This is part 4 in a series on what we know about how we learn and how this knowledge should inform how we teach. The series is intended for teachers, students, and developers of education technology who want to be more informed about their practice.
Both of my kids are in middle school. Both now have a phone. The decision to provide my kids with cell phones—and the ongoing negotiations about how and when to use them—left me wondering about how cell phones can affect their lives.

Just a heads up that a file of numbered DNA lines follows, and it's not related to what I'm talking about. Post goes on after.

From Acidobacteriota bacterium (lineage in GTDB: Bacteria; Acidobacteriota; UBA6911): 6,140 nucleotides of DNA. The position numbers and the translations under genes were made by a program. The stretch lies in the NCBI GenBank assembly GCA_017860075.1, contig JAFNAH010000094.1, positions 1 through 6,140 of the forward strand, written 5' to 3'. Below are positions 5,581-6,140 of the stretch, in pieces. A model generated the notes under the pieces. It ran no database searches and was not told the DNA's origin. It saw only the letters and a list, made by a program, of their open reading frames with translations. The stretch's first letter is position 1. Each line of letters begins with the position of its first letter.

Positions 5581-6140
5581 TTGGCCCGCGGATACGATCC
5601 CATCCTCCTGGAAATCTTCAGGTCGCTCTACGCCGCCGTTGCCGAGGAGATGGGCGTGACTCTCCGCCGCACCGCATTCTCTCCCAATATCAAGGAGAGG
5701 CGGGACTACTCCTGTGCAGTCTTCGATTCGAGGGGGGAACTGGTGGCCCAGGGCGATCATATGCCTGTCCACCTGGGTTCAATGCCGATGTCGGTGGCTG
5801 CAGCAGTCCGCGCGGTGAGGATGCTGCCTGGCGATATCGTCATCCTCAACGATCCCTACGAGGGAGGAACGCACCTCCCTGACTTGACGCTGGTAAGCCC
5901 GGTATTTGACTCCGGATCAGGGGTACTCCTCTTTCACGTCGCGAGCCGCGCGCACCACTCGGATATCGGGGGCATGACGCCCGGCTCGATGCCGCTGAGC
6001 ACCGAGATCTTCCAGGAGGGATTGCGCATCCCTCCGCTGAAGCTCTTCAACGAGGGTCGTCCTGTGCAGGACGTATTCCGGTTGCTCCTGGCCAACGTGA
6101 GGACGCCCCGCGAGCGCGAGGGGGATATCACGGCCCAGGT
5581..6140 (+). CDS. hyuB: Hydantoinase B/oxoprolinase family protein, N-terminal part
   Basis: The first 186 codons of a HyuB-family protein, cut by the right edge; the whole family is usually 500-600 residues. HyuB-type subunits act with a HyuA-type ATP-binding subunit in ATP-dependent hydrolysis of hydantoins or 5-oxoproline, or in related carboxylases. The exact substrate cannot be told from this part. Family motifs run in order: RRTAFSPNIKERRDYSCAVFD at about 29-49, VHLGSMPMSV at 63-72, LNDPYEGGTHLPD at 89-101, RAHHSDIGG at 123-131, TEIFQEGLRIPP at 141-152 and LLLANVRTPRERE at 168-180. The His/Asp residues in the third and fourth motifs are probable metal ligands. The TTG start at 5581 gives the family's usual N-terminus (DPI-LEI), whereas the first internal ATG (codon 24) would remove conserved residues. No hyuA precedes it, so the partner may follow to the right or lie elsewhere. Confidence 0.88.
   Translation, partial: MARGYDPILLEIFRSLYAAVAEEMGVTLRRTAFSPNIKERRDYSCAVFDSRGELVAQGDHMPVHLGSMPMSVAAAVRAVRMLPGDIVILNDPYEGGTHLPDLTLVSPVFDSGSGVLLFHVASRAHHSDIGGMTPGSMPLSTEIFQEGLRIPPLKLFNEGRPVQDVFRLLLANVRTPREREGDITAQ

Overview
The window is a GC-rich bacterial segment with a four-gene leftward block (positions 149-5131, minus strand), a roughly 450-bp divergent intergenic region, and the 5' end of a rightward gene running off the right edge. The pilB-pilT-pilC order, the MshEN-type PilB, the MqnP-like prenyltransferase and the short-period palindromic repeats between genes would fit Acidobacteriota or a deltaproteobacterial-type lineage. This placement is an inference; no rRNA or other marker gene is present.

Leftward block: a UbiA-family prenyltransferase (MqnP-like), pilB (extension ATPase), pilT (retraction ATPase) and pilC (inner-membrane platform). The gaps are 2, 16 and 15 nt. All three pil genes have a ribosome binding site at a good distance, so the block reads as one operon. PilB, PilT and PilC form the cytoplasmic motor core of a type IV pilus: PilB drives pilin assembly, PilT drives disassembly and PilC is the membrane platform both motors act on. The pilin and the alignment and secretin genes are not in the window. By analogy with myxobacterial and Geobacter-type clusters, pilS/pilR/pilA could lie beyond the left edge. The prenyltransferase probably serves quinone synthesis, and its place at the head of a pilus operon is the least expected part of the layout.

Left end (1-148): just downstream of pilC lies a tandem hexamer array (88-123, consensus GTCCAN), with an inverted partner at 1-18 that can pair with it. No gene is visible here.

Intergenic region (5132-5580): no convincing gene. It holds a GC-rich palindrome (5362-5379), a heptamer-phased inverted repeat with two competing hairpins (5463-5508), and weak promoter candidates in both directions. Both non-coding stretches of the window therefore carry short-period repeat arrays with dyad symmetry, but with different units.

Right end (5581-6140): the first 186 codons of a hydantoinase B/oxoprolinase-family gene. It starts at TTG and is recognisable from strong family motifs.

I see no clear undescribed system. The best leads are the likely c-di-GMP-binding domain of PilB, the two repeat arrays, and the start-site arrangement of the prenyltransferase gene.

More and more teachers are using assisted writing feedback software to help their students become better writers. A mix of artificial intelligence and natural language processing drives the development of these tools, and today some programs like NoRedInk claim that half of all districts use their program.